Researchers analyzing studies published on male pattern baldness and coronary heart disease have arrived at some interesting conclusions: Male pattern baldness is linked to an increased risk of coronary heart disease, although a receding hairline makes little difference.
Reviewing medical study databases, the researchers found 850 studies on male pattern baldness and coronary heart disease, published between 1950 and 2012. Among those, six were found suitable for the current analysis. Combined, they included data on almost 40,000 men.
Three of the studies were cohort studies which followed the men for a period of time. Analysis of these studies found that men who had lost most of their hair were 32 percent more likely to develop coronary artery disease than men who maintained a full head of hair. And when the researchers looked at younger men under the age of 55, the balding men were 44 percent more likely to develop coronary artery disease.
The other three studies compared the coronary health of men who were bald and/or balding with men who were not. Analysis of these studies found that balding men were 70 percent more likely to have coronary artery disease; the risk was increased for younger age groups, where the chance was up to 84 percent more likely.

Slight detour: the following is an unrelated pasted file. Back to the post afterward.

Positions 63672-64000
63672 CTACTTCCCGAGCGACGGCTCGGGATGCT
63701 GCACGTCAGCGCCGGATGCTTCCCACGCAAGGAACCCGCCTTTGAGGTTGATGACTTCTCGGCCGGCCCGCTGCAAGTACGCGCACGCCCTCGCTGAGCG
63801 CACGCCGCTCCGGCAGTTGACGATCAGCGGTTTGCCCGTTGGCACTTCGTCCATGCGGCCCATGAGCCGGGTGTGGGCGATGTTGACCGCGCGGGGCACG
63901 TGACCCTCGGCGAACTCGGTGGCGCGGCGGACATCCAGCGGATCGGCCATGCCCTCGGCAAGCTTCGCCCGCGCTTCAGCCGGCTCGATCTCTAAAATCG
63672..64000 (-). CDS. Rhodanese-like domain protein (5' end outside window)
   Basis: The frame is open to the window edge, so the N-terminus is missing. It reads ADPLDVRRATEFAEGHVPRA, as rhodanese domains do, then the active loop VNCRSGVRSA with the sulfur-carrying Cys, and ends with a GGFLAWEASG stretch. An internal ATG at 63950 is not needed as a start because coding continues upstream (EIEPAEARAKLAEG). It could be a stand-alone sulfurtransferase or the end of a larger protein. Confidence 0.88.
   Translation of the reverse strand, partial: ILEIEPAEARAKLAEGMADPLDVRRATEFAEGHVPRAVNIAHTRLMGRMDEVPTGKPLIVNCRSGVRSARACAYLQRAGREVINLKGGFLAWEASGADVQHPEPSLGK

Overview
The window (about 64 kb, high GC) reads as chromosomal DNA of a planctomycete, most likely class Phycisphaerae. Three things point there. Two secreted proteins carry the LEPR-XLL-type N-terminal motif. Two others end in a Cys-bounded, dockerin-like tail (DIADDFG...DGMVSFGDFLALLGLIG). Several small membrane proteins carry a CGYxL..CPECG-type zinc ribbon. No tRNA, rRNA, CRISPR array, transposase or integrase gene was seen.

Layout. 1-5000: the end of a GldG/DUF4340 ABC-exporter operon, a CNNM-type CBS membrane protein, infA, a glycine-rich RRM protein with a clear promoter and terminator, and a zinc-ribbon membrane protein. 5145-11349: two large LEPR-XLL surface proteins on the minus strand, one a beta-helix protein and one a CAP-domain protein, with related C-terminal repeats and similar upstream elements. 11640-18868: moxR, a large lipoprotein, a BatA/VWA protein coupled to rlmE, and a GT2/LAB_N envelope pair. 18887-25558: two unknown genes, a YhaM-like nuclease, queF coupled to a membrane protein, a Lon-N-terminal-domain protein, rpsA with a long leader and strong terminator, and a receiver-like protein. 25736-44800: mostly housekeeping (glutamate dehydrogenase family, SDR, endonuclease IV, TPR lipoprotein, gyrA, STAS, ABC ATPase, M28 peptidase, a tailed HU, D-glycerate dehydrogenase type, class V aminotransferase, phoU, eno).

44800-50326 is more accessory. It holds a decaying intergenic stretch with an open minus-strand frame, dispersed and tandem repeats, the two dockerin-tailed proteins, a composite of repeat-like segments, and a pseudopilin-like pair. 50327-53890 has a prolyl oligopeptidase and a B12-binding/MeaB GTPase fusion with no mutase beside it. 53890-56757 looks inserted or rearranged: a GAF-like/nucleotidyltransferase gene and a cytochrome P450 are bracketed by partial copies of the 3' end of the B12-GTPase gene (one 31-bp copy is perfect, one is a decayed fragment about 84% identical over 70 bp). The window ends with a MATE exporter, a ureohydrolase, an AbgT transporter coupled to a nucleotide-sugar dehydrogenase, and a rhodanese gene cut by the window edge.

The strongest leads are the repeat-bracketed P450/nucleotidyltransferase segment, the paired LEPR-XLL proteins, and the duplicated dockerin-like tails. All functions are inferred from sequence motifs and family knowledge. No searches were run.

The researchers looked at four differing grades of baldness and determined that the severity of baldness affected the risk of coronary heart disease.
The authors say that explanations for the reasons behind the association vary, but include the possibility that baldness may indicate insulin resistance, a precursor to diabetes; a state of chronic inflammation; or increased sensitivity to testosterone, all of which are involved directly or indirectly in promoting cardiovascular disease, according to a news release for the study.
They conclude, the "findings suggest that vertex baldness is more closely associated with systemic atherosclerosis than with frontal baldness. Thus, cardiovascular risk factors should be reviewed carefully in men with vertex baldness, especially younger men" who should "probably be encouraged to improve their cardiovascular risk profile."
The study was conducted by the British Medical Journal.
NBC’s Dr. Nancy Snyderman and Dr. Roshini Raj report on the study below:
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